Remote work has remained popular in Maine several years after the COVID-19 pandemic, with the number of worksites in Maine recently exceeding the number of jobs added.

Before the pandemic, jobs and worksites increased at similar rates, according to a recent report by the Center for Workforce Research and Information at the Maine Department of Labor. The number of worksites has since posted a stronger increase, due primarily to the “remote work revolution” of employees moving to Maine while working for an employer elsewhere and residents working in Maine for employers located elsewhere.

“We all know the pandemic led to lots of changes,” Mark McInerney, director of the Center for Workforce Research and Information, said in an interview Thursday. “Remote work is one of those aspects.”

Jobs across all industries increased 4% between 2018 and 2023, or 24,700 jobs, according to the report. The number of worksites in the same period jumped by 21%, to 64,222 from 53,137.

Jobs are reported on the basis of where work is performed. For remote workers based primarily in Maine and working for an employer located in another state, their employment is counted in Maine rather than where the employer is based.

The rise of remote worksites in Maine – such as home offices, libraries and co-working spaces – has partly fueled “quite a bit of migration,” McInerney said.

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Officials estimate Maine needs approximately 38,500 homes to account for previous underproduction, and between 37,900 and 45,800 homes to meet expected population growth and household change by 2030, according to a study last fall.

About 16% of workers in Maine reported their home as their primary worksite, according to American Community Survey data in 2022.

The state has funneled over $2 million in the last two years to libraries and communal office businesses to encourage more people to do their work there. The governor’s Remote Worker Welcome Program is aimed at getting the people who came to Maine during the pandemic – and boosted the state’s population for the first time in years – to stay.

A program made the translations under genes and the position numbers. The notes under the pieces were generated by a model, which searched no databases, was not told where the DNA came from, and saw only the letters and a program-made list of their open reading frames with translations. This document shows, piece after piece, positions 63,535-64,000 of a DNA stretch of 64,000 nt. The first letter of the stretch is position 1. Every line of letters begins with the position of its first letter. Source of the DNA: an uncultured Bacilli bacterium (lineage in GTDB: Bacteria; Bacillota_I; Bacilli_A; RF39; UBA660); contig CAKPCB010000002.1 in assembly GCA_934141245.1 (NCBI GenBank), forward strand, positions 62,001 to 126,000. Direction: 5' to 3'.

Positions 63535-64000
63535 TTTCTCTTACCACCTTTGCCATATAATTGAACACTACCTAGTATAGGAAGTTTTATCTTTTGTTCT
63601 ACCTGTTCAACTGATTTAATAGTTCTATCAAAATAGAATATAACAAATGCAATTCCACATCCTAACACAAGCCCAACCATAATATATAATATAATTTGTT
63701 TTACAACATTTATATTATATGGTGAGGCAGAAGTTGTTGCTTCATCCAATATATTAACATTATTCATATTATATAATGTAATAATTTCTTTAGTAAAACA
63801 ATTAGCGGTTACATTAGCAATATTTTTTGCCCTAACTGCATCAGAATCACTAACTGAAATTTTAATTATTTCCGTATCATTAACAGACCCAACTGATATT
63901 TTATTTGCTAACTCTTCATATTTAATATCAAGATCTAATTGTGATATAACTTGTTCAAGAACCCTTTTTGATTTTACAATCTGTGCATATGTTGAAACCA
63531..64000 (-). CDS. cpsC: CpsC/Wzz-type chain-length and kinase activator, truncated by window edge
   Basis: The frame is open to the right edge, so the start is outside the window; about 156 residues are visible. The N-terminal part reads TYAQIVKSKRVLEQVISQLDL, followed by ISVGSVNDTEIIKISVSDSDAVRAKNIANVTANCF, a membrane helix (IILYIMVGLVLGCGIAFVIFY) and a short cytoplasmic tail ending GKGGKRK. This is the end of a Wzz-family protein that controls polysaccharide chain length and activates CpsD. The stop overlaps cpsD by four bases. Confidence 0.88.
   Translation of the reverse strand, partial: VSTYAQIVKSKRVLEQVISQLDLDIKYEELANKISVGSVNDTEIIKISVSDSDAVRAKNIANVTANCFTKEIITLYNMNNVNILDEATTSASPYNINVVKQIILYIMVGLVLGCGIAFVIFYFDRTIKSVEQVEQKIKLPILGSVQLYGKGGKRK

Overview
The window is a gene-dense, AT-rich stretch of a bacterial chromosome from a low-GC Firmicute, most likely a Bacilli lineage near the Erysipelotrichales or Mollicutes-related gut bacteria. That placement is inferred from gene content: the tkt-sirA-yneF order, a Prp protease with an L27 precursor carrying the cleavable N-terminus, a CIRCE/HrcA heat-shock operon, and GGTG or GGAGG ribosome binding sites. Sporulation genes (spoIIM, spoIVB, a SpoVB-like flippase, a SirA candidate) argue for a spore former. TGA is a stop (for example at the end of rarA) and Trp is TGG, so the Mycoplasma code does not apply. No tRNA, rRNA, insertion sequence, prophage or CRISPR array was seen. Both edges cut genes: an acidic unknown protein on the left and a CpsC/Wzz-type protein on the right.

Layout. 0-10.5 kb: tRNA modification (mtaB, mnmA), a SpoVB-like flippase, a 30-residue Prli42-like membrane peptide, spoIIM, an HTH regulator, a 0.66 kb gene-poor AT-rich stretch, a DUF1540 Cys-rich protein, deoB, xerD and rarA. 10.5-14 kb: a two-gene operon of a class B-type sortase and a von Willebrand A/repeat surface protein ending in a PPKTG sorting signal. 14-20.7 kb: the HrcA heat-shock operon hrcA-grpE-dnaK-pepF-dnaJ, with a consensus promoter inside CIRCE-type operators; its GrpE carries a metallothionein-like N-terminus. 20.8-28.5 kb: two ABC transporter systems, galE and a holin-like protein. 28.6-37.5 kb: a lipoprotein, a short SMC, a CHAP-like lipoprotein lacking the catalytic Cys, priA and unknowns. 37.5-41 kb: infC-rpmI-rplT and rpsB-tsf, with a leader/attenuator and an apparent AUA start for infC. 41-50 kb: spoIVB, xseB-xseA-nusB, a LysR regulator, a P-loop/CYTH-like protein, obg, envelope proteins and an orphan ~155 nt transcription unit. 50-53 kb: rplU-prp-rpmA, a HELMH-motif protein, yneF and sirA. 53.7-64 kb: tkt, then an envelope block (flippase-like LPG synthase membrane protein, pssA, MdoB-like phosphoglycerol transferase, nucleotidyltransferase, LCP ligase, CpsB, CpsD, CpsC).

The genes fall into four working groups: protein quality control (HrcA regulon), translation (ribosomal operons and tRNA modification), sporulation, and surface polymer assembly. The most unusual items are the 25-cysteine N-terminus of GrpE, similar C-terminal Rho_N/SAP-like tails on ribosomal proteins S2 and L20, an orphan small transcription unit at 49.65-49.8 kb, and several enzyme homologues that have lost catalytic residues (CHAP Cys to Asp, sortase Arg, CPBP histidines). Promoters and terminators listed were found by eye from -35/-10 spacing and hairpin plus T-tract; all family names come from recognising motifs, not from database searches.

Employers that offer remote work have a workforce and worksites that are more geographically dispersed, the state study said. For workers, it’s a benefit that provides more flexibility on where to live, with a “commuting radius” no longer being important, McInerney said. “It can broaden how far they can look for work,” he said.

The Center for Workforce Research and Information documents the connections between remote work and job trends, and compares the number of jobs to changes in worksites in Maine. It’s part of a growing body of research on how COVID-19 altered the workplace, commercial office space, downtown real estate markets and other labor-related practices.

The number of worksites in Maine spiked following the pandemic, primarily due to increases in remote work. Much of the net job growth in recent years has been at small worksites with five or fewer employees, many with only one employee, according to the report.

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HYBRID WORK ON THE RISE

Employers’ reliance on remote work has led some jobs to shift to different states and sectors, generally because some remote workers relocated and residents started new remote jobs where employers did not previously have an established worksite in Maine.

Nationally, remote work entirely from home is declining while hybrid workplaces are on the rise. A Pew Research Center survey found that 35% of workers with jobs that can be done remotely are working from home exclusively. That’s down from 43% in January 2022 and 55% in October 2020, but is an increase from 7% before the pandemic.

The survey said 41% of those with jobs that can be done remotely are working a hybrid schedule, mixing work time at home with their workplace. That’s up from 35% in January 2022.

Remote work in Maine skewed to very small workplaces: Employers of one worker increased 37%, accounting for 17% of the net job gain, or 4,200 jobs in Maine. Employers with two to five workers increased 13%, accounting for 23% of the increase in jobs, or 5,700 positions.

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